The frontier of online exhibition viewing and experience is a very exciting one to me, and one that I hope can turn the reality of going to a museum on its head. The Journey through Monet’s works at the Grand Palais on their website is a joyous step in this direction, animating and engaging the viewer both physically and visually, in a way that the hustle and bustle of an exhibition space cannot. That said, all this technical potential falls short and relies on quite simple tricks and riddles to move through the journey , rather than taking the opportunity to teach us something about Monet.
As children develop, they reinforce what they learn visually through touch. Putting the blue triangle in the blue triangle shaped hole. Knowing that our blanky is soft. Our vocabulary is built on our sensual experiences. My impression of these interactive features such as “pull the hooter to make the train leave” seem to play on this reinforcing power of interactivity. Sure, we are only touching our computers but these actions have an affect on your screen. And it is true that these affects are truly arresting .I just wish that they had taken advantage of these great tools to really go into his paintings.
My first problem with this is that to begin the journey you must spill over Monet’s ink well. Monet was not a writer. He was a painter. Why aren’t we starting with his pallet, paintbrushes and canvas? Although the blooming and leaking animations that bring forth the images of his work are wonderful, they painfully pale in comparison to his work. Rather than putting us in the shoes of Monet, and allowing us to see the progression of one of his works, information that we have access to, we are looking at shimmery reproductions of placemats. So little of the journey really takes a look at the brushstrokes of this painter, instead we are stuck in the contextual location of the paintings as a conceptual starting point for each step of the journey.
Why? Who cares about making the windmill spin? Or the poppies fly? It’s not like Monet had these god-like powers, he just showed up and painted.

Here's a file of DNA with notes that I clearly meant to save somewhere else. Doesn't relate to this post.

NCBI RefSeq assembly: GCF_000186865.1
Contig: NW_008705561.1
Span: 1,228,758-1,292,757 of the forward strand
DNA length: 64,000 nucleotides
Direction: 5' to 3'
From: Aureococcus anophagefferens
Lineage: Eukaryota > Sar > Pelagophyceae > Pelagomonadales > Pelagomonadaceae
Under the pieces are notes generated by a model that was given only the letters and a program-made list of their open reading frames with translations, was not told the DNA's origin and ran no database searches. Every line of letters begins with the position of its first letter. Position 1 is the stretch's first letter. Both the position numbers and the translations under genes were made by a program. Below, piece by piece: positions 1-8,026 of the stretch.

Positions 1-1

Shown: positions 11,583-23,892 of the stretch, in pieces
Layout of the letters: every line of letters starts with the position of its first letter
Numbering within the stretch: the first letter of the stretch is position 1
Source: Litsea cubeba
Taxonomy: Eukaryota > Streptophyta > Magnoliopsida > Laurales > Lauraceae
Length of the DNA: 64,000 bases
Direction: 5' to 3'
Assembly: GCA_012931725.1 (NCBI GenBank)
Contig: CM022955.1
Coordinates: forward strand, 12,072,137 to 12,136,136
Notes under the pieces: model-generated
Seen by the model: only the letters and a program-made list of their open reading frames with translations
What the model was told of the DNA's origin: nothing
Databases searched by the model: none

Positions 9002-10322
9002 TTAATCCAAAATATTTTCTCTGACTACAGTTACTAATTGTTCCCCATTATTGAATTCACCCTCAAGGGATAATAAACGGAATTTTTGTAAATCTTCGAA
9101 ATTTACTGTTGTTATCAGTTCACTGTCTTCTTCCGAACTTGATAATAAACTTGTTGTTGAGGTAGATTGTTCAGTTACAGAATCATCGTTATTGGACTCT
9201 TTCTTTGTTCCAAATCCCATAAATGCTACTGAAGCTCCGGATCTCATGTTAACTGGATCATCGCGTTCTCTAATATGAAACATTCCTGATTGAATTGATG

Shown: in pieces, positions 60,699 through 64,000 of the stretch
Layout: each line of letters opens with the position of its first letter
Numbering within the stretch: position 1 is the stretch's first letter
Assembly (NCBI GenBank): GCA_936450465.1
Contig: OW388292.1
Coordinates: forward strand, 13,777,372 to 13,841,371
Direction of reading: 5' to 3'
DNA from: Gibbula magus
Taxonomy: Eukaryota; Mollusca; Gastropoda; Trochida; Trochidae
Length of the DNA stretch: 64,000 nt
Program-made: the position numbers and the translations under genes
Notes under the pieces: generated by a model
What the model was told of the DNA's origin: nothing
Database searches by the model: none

Instead,I think we should be allowed to see Monet grappling with his vision, one that left him near blind before his death. As someone who is legally blind( in that without corrective eyewear I can barely see anything beyond shapes and forms in the distance) I have always felt strongly attached to Monet. When I look at his paintings, I see a man desperately struggling to capture a world that is disappearing into blurriness around him. But I also don’t feel pity. When in Normandy, or Rouen or any place he painted, I always take off my glasses and image trying to paint a place I could barely see. But what is left are sublime patches of color, moving and floating around as brightly and close as the faces of the people around me. In Monet the air , the sunlight, the aura of places has a real weight and presence, one that I see floating in Rothko, in Turner and Pisarro and whenever I take off my glasses…
If I were lucky enough to have been on this team of designers, animators , programmers , copy writers and interface designers I would not have entered into the silly details of each painting as a crux for my journey through Monet, I would begin with his palette knife, with mixing colors, I would allow users to try to do this themselves. I would have taken video of the places he has painted today and severely distorted them to look the way they may have looked to him, I would have zoomed in to each brush-stroke and travelled through two or three paintings , rather than thirty. Monet painted the same motifs obsessively, and an animated comparison of them would have been stunning.
My compliments go to the team who created the journey, I can imagine its one of those things that has to please many people and be quite simple, but I can’t wait to see an interactive online experience that takes advantage of the skills of its very talented team to create something that will teach us something true and real about the artist, rather than having us pressing button to make the bells ring in the Cathedral he painted.